Studies have long shown that playing music or participating in some other creative or artistic activity improves intelligence and sharpens cognitive function. But a lesser-known truth is that doing one creative activity can stimulate imagination in other creative fields. In particular, a musical practice—especially an interdisciplinary and improvisatory instrument like the piano—has the power to shape our approach to the rest of the arts and humanities. Here’s our take on the salutary effects of musical engagement on anyone’s creative sensibility.
It gets you thinking on your feet.
Whether you study music in an academic context, participate in an extracurricular activity, or simply play for your own fun and personal edification, you are honing skills associated with momentary action and engaging in the present. You learn what works and what doesn’t, what sounds good and what you would prefer to change, and adapt accordingly. This sort of amenability will be particularly important for the group collaborations in your life: instantaneous adapting will serve you well in any context where there are many voices vying to be heard. You can even take it a step further by participating in group musical ventures like bands or choirs—playing with fellow musicians necessitates mutual listening and cooperation, skills that will get you far in all manner of relationships.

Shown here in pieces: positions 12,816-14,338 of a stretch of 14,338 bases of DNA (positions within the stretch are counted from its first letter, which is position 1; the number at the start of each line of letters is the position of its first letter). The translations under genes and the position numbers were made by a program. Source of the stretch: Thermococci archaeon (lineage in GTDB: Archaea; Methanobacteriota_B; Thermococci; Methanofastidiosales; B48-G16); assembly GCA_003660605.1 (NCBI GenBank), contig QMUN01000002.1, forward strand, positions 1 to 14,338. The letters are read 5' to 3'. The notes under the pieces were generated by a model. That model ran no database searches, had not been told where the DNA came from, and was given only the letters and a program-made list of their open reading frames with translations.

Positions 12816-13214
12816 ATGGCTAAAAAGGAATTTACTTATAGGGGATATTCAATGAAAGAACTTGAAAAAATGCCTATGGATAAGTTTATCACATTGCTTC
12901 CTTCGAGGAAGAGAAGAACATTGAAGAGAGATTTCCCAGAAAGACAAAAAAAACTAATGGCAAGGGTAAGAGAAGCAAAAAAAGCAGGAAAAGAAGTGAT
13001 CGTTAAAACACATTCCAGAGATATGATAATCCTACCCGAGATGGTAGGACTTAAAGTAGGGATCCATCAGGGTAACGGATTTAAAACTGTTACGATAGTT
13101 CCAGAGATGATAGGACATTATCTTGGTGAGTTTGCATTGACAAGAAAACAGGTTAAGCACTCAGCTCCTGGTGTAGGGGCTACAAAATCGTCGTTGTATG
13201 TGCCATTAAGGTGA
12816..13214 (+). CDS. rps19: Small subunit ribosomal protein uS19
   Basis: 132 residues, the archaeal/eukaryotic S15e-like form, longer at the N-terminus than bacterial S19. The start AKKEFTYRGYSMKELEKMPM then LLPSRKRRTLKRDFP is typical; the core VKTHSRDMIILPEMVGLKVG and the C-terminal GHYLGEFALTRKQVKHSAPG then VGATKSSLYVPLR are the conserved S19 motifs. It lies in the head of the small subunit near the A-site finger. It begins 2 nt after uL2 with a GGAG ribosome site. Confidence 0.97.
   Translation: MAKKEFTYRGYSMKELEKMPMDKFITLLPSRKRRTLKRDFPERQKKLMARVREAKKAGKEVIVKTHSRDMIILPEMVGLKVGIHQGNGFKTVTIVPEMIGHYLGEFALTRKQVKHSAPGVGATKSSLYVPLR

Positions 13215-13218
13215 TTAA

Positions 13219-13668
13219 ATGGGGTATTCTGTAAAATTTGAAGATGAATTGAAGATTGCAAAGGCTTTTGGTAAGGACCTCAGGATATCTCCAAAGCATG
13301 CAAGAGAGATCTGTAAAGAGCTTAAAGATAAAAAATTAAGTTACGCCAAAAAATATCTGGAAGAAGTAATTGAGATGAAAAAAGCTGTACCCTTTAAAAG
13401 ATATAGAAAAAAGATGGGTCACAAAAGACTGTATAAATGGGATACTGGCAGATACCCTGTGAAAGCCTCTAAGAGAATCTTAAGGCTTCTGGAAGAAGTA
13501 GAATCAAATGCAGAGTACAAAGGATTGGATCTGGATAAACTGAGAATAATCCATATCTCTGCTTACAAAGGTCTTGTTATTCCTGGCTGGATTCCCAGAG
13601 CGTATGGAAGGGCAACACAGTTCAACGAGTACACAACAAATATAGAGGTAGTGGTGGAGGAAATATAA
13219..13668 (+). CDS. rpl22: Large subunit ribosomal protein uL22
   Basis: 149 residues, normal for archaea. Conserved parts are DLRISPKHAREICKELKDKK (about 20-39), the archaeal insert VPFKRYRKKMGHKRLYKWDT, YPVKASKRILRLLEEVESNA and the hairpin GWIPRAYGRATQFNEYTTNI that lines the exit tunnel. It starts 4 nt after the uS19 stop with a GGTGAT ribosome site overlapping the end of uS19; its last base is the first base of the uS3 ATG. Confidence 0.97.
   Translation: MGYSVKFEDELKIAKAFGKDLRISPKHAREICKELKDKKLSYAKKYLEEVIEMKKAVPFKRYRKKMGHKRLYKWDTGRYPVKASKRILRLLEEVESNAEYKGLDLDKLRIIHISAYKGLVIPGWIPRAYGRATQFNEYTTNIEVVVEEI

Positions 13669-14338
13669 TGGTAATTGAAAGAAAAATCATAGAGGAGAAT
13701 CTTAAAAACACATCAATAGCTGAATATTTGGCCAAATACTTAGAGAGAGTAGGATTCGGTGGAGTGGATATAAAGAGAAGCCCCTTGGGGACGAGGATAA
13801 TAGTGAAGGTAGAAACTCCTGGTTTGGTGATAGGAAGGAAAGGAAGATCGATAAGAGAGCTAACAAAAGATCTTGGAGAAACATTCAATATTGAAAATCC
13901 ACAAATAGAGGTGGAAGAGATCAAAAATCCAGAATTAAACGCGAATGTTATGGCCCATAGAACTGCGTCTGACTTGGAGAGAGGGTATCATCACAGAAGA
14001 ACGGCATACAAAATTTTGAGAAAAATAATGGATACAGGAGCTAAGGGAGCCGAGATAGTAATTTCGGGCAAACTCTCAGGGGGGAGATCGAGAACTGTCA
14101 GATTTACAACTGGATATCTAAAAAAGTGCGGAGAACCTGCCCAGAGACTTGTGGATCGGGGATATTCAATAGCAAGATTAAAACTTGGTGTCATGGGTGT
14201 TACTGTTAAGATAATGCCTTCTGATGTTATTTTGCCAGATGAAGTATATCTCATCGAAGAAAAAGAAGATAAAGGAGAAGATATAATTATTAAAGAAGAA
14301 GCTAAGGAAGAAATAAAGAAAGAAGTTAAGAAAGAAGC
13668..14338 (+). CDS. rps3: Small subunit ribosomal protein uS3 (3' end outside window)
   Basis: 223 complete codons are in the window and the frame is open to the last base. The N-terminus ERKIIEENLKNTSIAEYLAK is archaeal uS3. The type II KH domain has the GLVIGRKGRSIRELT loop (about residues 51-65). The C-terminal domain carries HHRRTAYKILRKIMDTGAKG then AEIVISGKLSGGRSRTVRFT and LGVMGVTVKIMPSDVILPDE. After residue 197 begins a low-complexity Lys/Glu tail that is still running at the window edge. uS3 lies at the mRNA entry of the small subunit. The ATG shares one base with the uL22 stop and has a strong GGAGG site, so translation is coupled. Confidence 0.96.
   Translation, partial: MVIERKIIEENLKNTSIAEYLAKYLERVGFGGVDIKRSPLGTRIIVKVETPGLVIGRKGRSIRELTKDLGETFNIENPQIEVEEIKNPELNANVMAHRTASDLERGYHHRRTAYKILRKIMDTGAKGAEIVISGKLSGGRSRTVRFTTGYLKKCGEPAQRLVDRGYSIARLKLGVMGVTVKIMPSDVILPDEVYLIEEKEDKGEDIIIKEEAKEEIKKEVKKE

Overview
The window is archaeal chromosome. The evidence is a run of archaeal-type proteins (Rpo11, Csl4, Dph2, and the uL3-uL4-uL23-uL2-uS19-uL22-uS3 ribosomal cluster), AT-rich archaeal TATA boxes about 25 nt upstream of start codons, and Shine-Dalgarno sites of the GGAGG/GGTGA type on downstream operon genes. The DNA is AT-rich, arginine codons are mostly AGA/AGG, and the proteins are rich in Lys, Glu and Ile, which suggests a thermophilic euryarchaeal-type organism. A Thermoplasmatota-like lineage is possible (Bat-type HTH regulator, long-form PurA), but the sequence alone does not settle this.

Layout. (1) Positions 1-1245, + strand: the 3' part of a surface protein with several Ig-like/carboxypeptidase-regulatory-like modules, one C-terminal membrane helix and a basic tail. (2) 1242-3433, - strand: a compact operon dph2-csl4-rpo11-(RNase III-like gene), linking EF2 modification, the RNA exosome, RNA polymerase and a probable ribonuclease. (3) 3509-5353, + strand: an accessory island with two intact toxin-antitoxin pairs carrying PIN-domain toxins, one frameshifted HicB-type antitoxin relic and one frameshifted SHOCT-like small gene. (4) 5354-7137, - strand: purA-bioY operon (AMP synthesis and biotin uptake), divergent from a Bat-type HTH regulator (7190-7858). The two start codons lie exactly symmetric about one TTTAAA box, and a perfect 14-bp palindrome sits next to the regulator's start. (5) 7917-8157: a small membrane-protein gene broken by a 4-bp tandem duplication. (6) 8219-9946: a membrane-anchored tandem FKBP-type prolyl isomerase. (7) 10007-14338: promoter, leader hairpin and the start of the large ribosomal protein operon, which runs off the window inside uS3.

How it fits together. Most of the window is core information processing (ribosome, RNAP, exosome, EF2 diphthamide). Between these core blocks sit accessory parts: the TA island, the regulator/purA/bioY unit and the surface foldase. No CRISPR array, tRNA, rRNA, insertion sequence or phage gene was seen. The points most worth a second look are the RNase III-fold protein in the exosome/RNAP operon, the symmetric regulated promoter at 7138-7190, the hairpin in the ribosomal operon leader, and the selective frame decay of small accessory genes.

It helps you to think with greater precision.
All music is mathematical, and the piano provides one of the simplest forms of connecting with that numerical nature. Familiarizing yourself with the keys automatically familiarizes you with intervals, the distance between notes, and the chords they form when stacked on top of one another. A simple half-step from one note to the next can create an entirely new chord; it can determine the difference between a minor one and a major one, or between a pleasant-sounding one and a dissonant one. As your ear improves, you’ll be better able to pinpoint these differences and learn not only whether you are playing a piece of music correctly but where you may have made errors. This habit of getting each note and chord precisely in its place transfers easily to strokes of a paintbrush or lead pencil (differences in shading, for example, can be just as subtle as differences between notes), diction in creative writing, and more. It will have you striving for perfection in all your projects.
It frees you up to experiment.
One of the best features of the piano, as mentioned above, is the ability to create full chords and chord progressions on a single instrument, as opposed to many other types of instruments which can only accommodate one note at a time. This puts you at liberty to invent your own sequences of notes and chords, compose melodies and harmonies, and express yourself through musical creation. You can also improvise variations on existing pieces of music, reimagining compositions from any time period and interpreting them with your own performative personality. The more often you do this, the more confident you’ll become in your musical abilities, and the more comfortable you’ll feel straying from convention in your artistic practices as you follow your own voice. (Incidentally, this also goes especially for visual art and writing!)